Soccer

Tony “Golden Toe” Kaiafas came to New Jersey from Cyprus to visit his uncle, who attended Drew and encouraged Kaiafas to do the same. At that time, he needed $300 to register for classes, so Kaiafas worked day and night to earn enough money to pay for the fees, and enrolled at Drew in 1956.

Growing up in Cyprus, Kaiafas recalls that there were no sports allowed during the school year (September through June), so he looked forward to playing soccer in the fall semester. “I was flying when I came to Drew and they played soccer,” Kaiafas happily exclaimed.

Kaiafas believes that sports taught him a great deal during his undergraduate years and that it helped shape his character. Having to work late at night and then rising early in the morning for classes and soccer practice instilled a growing appreciation for self-discipline and team-oriented cooperation. To this day, Kaiafas conveys a humble sincerity as he recalls that he was never a “smart aleck or wise guy” and always showed a deep seated respect for his professors, even standing when they entered the classroom. As he remembers his Drew professors, Kaiafas still mentions Prof. Don Jones and considers Joy Phillips, associate professor of zoology, “the best.”  She was an expert in zoology and biology and had a strong influence on Kaiafas’ future medical career, providing guidance both in and out of the classroom. “During the four years of my being at Drew University, they [Prof. Phillips and her husband] used to give us a sort of a picnic together with them,” a simple and personal gesture that made a lasting impression.

During his time at Drew, Kaiafas earned many accolades for his on-field accomplishments. While there are unfortunately no official soccer statistics from 1954-1969, there were certainly many unofficial records broken at that time, which were documented by the student newspaper. According to The Acorn, Kaiafas had a record-breaking season in 1957, with five goals in one game and 16 for the season. Following his final season, The Acorn lauded his accomplishments, reporting that, “In his four years he has scored enough goals to possibly put him in the top ten scorers in the country and certainly in the top twenty.”

Kaiafas earned his bachelor of arts in zoology and went on to earn a medical degree in 1965 from the University of Athens School of Health Sciences. He returned not only to the United States, but to Drew’s backyard, for an internship at Morristown Memorial Hospital in general surgery, and later went on to the Hess Urological Foundation at St. Vincent Hospital in Erie, Pa. After completing the requirements of the American Urological Association and passing his boards in Missouri, he returned to Cyprus and opened his own 25-bed clinic. In 1974, he was inconceivably forced out of his Cypriot homeland when a Turkish military invasion overtook the northern third of the nation-state. He and his family escaped with the clothes on their backs and a mere handful of belongings.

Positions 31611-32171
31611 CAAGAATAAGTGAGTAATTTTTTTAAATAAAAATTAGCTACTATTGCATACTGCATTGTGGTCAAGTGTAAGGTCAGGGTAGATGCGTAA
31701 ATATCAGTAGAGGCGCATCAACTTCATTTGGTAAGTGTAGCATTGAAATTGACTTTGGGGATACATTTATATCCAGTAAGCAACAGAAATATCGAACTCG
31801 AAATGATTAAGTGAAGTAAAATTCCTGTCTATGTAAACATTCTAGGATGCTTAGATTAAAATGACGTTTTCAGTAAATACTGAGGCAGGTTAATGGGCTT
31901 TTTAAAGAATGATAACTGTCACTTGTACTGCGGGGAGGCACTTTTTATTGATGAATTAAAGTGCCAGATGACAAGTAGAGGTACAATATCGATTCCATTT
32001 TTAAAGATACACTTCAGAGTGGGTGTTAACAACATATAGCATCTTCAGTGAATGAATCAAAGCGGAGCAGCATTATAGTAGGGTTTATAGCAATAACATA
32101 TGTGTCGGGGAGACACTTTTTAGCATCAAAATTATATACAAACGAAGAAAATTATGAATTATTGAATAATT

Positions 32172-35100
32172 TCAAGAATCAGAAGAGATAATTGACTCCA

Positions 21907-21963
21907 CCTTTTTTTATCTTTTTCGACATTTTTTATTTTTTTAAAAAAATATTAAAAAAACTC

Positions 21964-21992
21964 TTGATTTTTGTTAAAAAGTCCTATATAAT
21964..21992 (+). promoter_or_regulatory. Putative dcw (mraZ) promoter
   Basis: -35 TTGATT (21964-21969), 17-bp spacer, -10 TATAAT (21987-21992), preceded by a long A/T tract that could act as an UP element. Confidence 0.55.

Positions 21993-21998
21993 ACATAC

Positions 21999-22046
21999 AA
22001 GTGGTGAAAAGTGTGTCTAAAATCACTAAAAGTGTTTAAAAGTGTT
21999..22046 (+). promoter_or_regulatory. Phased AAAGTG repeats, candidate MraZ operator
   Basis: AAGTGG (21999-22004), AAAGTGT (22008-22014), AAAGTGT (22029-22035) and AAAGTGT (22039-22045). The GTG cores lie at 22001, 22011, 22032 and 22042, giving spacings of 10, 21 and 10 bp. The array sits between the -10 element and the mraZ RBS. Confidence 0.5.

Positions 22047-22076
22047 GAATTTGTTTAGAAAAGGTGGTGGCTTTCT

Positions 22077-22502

Since he was licensed to practice medicine in the U.S., he returned to New Jersey with his wife and three children. With no place to live they were taken in by the same uncle who had advised him to attend Drew years earlier. Shortly thereafter, he found his way to Hackettstown, N.J., where he began his practice and later became President of the Doctors’ Association at Hackettstown Medical Center. Kaiafas always made a point to visit his favorite Drew professor, Joy Phillips, to thank her for the instruction and guidance she had provided him and to reminisce about his time at Drew.

Now in his retirement, Kaiafas and his wife of 49 years, Etta, split time between N.J. and the southern portion of Cyprus where he oversees the many businesses he owns and manages several of his real estate holdings. The division and occupation of Cyprus continues to this day through the presence of 45,000 Turkish troops, making it one of the most densely militarized zones in the world. Kaiafas continues to work tirelessly behind the scenes with the federal decision makers, the international community and the International Court of Human rights to bring resolution to the decades old division of his native Cyprus.

Kaiafas has always been proud of his Drew experience and shares that pride with his children, two of whom are also Drew alumni. His son, Costas C’89, played soccer and basketball for Drew, and daughter, Zacharoulla C’93, played soccer, basketball and softball (with a small taste of lacrosse). And while daughter Elena’s path did not lead her to The Forest, she was also a successful student-athlete, playing basketball for Upsala College. Kaiafas enjoys spending time with his “eight grandchildren who are all girls,” and coming to campus whenever he has the opportunity. “Drew University was my love,” he fondly recalls.